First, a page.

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This my dearest Anne is the morning of the 9th of Sept. 1883 + the atmosphere is so clear, I can almost see Massachusetts through the elm tree that usually hides it from my west window - speaking more truly however I ought to say the tree is so clear of leaves that any body with a pair of whole eyes c'ld see our highly respectable hill. Last night we (or at least I) went to bed with a stronger hope since the weather man had [illegible] for "local rain," "threatening weather for Sunday" a slight dripping in the night still further confirmed one hope, + now we may style the clearness "a weather breeder." "The cold wave" also promised seems well on its way + to night's frost will doubtless not disappoint its down-hearted expectants. So much on the weather head, + now good bye to the subject till the delicious soaking rain comes to refresh soul + body!
Thirty seven years ago this day Marg't Anne Whitney was born, forced into the world we thought by the
extreme heat of that month. I sent her yesterday as the cheeriest looking book I cl'd set my eyes on in a hurried visit to friend Clarke, a compilation of Dr 'Holmes' Magazine articles, + to her husband the promised copy of Dr. Follens life. So nicely bound was it for one dollar I shall be tempted to re-dress some other old friends.
You have doubtless heard from James (as I did yesterday) that he hopes to be with you on the 2nd week of Sept. but not till the last of it, as he will not leave home till Tues. or Wed. + then goes by the Conn. river road + round the Mts. If the weather shall be propitious I shall lament a good deal if E + C don't meet them in S. I have not yet seen or heard any intimation of such intention. Mrs. B. seems decidedly better than at any time since she became ill, but the Dr. dooms her to a [cross out] longer stay up stairs, + a probable relapse if not very careful.
While she is as comfortable as now, I can see no reason why Julia + I cannot perform all the housekeeping duties - but I know Edwd may think differently. Just now we have a jolly big family of fifteen persons + shall have till Wed. I wish you c'ld see the copper-colored children that arrived with their Mother + Aunt yesterday - particularly the youngest - a four year old sprite running over with fun + mischief. The results being called a "Modoc", as well he may if gravity be a characteristic of that tribe - but in complexion none c'ld come nearer an aboriginal. The oldest child (also a boy) is a few shades lighter, but dark enough to aspire to any honor his native dignity of bearing w'ld entitle him to hold in an Indian tribe. The two little girls that come between the boys are dear bright children, who will be prettier after a few weeks of city life have worn off their sun paint without depositing the St. Louis soot tint. They have all been having while I have been writing a grand frolic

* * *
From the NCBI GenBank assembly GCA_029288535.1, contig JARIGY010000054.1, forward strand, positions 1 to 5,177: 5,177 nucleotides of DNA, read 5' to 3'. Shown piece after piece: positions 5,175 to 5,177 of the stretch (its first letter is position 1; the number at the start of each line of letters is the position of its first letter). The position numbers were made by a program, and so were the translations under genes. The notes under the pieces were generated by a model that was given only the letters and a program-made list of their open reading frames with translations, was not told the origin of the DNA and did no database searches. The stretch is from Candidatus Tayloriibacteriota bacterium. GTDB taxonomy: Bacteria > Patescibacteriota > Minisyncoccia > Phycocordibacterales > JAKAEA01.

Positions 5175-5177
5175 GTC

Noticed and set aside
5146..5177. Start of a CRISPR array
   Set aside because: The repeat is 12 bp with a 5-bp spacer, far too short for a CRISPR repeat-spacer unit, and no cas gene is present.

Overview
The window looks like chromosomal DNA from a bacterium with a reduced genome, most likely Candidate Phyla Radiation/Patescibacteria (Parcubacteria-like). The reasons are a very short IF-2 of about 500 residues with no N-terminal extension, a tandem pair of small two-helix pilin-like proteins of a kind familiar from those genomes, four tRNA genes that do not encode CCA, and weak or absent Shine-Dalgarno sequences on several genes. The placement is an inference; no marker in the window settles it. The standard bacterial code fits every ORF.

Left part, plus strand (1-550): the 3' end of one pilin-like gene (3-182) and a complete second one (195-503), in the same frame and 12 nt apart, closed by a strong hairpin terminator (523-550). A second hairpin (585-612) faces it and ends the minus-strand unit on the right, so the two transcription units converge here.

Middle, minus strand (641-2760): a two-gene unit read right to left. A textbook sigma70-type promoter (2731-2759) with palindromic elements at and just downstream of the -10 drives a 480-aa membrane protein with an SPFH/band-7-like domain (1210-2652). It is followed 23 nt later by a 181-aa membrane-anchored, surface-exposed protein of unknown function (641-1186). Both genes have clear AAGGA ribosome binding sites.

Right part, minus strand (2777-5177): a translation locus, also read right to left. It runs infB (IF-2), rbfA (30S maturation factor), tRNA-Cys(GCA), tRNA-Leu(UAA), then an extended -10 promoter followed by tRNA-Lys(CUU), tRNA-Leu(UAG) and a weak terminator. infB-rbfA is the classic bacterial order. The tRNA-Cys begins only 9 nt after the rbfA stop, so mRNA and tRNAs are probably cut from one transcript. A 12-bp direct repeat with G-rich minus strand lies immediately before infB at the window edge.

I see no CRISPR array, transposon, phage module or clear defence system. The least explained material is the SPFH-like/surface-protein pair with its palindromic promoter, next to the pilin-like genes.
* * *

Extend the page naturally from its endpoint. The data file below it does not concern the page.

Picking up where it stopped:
(on what was once the lawn) with Dan's dog "Brownie," who, poor creature, is having his first taste of pup life + enjoys it heartily. The music made by dog + children I fear may jar sadly on one afflicted neighbors' ears. Yesterday Mr. Creely buried his oldest child after an illness of one week with some gastric trouble; + now the second is threatened with the same symptoms. The poor mother is still on her bed some five or six months after the birth of her 3rd child, + has the sick one by her side.
Tell Addy I have great pleasure in her letter drawings as well as in those hung in my mental gallery - but I can't at this minute see in either whether the Tabernacle is occupied. I fancy the "Sallyout" is the more comfortable sitting room this morn'g if the indoor one with its cheerful blaze has released its hold upon you. James' change of route necessitates a chance of act with me. I am more sorry now than before that I did not put some stationery into the magazines that I mailed the other day but I will forward
Whitney, Sarah and Wellesley College Archives, "Letter from Sarah Whitney, to Anne Whitney, 1883 September 9" (1883). Papers of Anne Whitney (MSS.4): Correspondence. 380.